You can make many products that you buy often in your own home. This includes furniture DIYs and body scrubs. You might be amazed at what you can create. If your favorite soap bars are out of stock or difficult to find, you might be interested in making your own soap. Although it may seem simple, experts from our Good Housekeeping Institute Health, Beauty, and Sustainability Lab warn that soap making is not an easy task and requires more than basic skills and a few tools.
Two types of ingredients are required to make soap at home: an acid and a basis. These ingredients chemically react in what’s called “saponification”, and create soap with glycerin as the byproduct. These two ingredients are essential for making soap, whether homemade or commercial. While your soap won’t kill germs it will wash away any bar soap you may have.
Is it safe to use lye for soap making at home?
Many DIY soap recipes use lye (also known as sodium hydroxide) for the base. Lye, which is the common name for sodium hydroxide, can be dangerous to use at home. The fumes it creates when it mixes with water are harmful to your eyes. Charmaine Rodriques, a former chemist at the GH Beauty Lab, and currently Regulatory Affairs Manager at ParfumsChristian Dior, says that you need to work in a well-ventilated place.
Rodriques recommends these steps if you make soap with lye. Rodriques has been making soap at home for more than 15 years.
Personal protection gear, such as goggles, and masks, as well as heat-resistant gloves, are “musts”, according to Rodriques.
Rodriques keeps her raw materials in a locked cabinet that she has in her basement. This also doubles up as her soap-making lab.
Making soap with lye
We have a safer and simpler way to make your own soap at home. Our Institute experts recommend that you use “melt-and-pour” soap-making techniques from trusted retailers. These soap-making recipes can be made at home with no difficulty, even with children. You won’t need to worry about the dangers of working in lye and the chemical process of saponification.
Select a recipe and a fragrance
A soap base is the best way to get started if you’re a beginner. It contains soap, glycerin, and some add-ins such as plant butter and extracts that have skin benefits. You can also use these additives to make opaque bars transparent or to give the soap transparency. We recommend purchasing from a trusted website like Bramble Berry Handcraft Provisions. They have a wide range of supplies and multiple recipes to make different types of soap.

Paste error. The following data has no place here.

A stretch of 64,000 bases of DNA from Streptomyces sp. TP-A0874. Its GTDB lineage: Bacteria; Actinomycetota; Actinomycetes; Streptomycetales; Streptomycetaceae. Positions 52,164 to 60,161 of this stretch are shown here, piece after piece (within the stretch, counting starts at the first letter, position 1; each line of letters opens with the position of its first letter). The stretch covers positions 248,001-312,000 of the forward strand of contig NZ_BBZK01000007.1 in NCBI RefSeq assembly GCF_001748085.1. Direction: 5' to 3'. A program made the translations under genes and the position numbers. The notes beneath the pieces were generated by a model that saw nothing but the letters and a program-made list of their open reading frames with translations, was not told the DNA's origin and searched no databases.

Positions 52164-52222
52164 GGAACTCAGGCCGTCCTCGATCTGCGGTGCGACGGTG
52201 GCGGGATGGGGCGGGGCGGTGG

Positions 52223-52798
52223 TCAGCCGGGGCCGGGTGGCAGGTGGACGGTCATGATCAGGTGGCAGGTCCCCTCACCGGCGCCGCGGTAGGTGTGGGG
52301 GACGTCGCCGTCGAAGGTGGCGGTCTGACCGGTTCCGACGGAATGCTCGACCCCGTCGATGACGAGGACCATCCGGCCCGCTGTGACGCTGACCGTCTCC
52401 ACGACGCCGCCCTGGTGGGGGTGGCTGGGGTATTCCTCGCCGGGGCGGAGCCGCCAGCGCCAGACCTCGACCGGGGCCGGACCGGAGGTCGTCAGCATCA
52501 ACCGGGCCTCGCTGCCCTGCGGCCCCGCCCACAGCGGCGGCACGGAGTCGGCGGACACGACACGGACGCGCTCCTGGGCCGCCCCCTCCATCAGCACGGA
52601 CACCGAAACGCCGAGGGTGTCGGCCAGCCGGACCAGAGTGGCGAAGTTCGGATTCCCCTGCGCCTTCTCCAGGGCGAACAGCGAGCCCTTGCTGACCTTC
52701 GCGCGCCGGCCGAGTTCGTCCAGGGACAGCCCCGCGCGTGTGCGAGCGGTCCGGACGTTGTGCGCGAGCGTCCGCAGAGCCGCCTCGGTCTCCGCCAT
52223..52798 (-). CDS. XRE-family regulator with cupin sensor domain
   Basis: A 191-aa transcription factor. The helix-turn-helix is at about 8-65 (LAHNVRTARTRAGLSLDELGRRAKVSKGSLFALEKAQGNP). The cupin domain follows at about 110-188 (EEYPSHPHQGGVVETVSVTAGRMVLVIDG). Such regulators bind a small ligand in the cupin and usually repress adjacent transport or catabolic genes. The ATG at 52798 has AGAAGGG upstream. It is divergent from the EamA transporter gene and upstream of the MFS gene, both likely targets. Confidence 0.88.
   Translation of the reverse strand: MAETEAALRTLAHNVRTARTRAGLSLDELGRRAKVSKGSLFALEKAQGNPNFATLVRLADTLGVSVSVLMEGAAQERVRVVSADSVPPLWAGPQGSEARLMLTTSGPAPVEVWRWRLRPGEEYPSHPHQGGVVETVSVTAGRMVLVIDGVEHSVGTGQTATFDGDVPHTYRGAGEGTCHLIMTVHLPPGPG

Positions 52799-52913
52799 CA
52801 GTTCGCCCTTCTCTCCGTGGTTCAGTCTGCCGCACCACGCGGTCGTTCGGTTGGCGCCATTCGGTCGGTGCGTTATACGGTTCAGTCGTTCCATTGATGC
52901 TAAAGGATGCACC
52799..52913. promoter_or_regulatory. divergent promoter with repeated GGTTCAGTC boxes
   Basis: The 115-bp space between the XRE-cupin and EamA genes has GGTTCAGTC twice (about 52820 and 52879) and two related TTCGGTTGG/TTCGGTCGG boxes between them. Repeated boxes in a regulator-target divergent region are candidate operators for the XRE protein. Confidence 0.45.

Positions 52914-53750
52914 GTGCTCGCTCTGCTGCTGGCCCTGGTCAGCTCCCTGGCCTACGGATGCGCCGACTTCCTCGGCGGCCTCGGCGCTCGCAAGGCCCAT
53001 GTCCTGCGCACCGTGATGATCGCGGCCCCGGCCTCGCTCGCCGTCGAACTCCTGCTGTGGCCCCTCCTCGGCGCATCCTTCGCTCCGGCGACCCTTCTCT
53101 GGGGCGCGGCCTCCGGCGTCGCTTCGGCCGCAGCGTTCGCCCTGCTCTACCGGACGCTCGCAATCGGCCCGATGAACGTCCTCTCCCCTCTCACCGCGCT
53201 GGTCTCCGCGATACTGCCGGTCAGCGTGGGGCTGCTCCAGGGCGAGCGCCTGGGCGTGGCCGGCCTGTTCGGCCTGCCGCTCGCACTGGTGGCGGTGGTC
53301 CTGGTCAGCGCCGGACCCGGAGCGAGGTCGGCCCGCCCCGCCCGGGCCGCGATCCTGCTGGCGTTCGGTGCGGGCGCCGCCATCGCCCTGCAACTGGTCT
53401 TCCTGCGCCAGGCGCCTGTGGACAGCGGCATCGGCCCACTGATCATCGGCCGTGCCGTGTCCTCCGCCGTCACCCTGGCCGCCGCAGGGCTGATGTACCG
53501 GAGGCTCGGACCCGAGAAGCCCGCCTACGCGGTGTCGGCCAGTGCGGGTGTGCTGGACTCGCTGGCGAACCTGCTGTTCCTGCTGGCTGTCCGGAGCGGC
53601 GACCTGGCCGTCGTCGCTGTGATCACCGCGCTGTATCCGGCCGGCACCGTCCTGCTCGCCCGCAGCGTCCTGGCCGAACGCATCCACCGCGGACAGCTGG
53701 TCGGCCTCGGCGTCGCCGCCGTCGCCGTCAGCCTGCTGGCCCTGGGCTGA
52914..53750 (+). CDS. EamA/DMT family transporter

Bramble Berry’s beginners’ guide to melt-and-pour soap-making explains each step and gives you complete instructions. Bramble Berry’s translucent base is a better option if you don’t feel like that. Simply melt the base, add your favorite fragrance oil, and mold it.
Tip: When buying perfume oil online, ensure it is cosmetic-grade (or choose one of your favorite fragrances). We love the Made Secure essential oils from Radiance.
Gather your tools
To melt the base, heat-safe containers are recommended. 10055.a.20705805[src It is microwave-safe, heat resistant, and can be used in any other applications. To prevent cross-contamination, don’t use it for food preparation.
Use a stainless steel wire whisk for stirring in your scent.
Use any old pots and pans from food preparation to make soap.
Melt the base
You can melt and pour most ready-made recipes in the microwave or on the stovetop using a double boiler. While both methods work, the stovetop method allows for more control and allows for better visibility of when the base is melting. This prevents overheating and hot spots that can occur when the base melts in the microwave. When handling hot implements, make sure to have pot holders and heat-resistant gloves on hand. Here’s how:
Use a double boiler to heat the water. Place the soap base in a vessel and then place it on top. Place the pot on the stovetop and heat it over medium heat until the water boils gently and the soap base starts melting.
Use a microwave to heat the base. Make sure the base has melted completely. Continue heating the base in short bursts for 20-30 seconds until it’s completely melted. You will need to be careful as microwave ovens are different.
Tip: Do not stir the base while it is melting, as this could trap air bubbles. Let the pieces melt by themselves or gently move any solid parts around in the container.
Mix in the fragrance
It might take some trial and error to determine how much fragrance you should add to your soap if you don’t follow a specific recipe. Add about 1 teaspoon of fragrance to each pound of soap.
This step is crucial to ensure that the base temperature is high enough to melt and mix well, but not too low to cause volatile compounds and other scent notes to evaporate. Here’s how:
After the base has melted, take your pot or container off the stove or microwave. Place it on a heat-resistant surface such as a trivet or table.
Use a wire whisk to quickly, but gently, blend the fragrance
Be sure to evenly distribute the fragrance in the base, but don’t mix in any air bubbles while you are whisking in the fragrance.
Tips: After cooling, the base will begin to solidify in a matter of minutes. You can re-melt the base by placing the container in the microwave or on the stovetop at very low heat for a few minutes and giving it a gentle stir.
Fill the mold
But quickly, carefully pour the molten mixture and fragrance into your mold.
Tip: Fill the molds to the top. After cooling, the soap will not rise or shrink.
Cool and unmold it
Allow your soap-filled mold to cool at room temp on a flat surface. It is best to not touch or disturb it until it has fully solidified.
Once it has hardened, you can simply take it out of its mold and have fun!
Pro Tip: Soap will take between an hour and one hour depending on the size of your mold and your room temperature. Large molds can take up to 24 hours to solidify fully.